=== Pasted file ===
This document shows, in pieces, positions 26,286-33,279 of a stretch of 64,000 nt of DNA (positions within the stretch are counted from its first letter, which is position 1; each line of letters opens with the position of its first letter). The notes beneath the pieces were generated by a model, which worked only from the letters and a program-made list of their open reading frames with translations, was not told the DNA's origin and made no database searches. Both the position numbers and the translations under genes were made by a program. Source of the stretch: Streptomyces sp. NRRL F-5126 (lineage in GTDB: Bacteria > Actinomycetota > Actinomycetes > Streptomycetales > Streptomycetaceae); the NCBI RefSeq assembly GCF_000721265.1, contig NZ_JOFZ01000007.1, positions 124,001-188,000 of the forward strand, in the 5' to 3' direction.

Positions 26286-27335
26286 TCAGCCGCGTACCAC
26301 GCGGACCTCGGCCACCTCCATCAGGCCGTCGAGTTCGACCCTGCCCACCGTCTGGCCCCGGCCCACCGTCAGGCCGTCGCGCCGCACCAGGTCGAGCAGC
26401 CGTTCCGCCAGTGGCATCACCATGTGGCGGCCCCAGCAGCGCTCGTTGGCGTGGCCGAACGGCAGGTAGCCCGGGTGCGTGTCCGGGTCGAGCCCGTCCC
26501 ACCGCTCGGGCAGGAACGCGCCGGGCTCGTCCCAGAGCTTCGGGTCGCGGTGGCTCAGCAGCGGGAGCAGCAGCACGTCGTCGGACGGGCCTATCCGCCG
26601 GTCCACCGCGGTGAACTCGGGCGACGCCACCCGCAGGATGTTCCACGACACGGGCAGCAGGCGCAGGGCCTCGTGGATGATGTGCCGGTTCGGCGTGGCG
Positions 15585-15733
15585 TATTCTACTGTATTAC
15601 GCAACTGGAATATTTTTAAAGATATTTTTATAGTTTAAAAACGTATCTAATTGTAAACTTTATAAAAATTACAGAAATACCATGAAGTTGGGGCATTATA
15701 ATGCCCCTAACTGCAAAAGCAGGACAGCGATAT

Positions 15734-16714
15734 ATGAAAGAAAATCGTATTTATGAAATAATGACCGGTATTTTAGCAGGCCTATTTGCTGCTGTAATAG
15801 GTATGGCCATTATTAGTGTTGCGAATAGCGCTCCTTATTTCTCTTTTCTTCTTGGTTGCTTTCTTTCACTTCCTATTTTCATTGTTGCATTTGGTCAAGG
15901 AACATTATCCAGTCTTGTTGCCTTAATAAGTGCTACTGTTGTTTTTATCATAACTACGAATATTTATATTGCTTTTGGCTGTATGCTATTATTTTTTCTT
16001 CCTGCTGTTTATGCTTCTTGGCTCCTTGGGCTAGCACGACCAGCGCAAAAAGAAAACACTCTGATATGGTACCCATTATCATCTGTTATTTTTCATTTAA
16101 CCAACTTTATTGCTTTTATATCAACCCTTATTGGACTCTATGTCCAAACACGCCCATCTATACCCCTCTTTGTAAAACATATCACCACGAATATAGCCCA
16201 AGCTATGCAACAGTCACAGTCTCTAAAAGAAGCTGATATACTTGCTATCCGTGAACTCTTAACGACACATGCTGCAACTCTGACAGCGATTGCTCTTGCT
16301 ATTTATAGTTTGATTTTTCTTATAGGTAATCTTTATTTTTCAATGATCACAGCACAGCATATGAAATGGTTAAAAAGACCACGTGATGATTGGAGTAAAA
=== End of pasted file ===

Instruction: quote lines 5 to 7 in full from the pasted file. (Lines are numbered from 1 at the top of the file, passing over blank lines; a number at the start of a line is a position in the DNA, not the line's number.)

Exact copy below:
26401 CGTTCCGCCAGTGGCATCACCATGTGGCGGCCCCAGCAGCGCTCGTTGGCGTGGCCGAACGGCAGGTAGCCCGGGTGCGTGTCCGGGTCGAGCCCGTCCC
26501 ACCGCTCGGGCAGGAACGCGCCGGGCTCGTCCCAGAGCTTCGGGTCGCGGTGGCTCAGCAGCGGGAGCAGCAGCACGTCGTCGGACGGGCCTATCCGCCG
26601 GTCCACCGCGGTGAACTCGGGCGACGCCACCCGCAGGATGTTCCACGACACGGGCAGCAGGCGCAGGGCCTCGTGGATGATGTGCCGGTTCGGCGTGGCG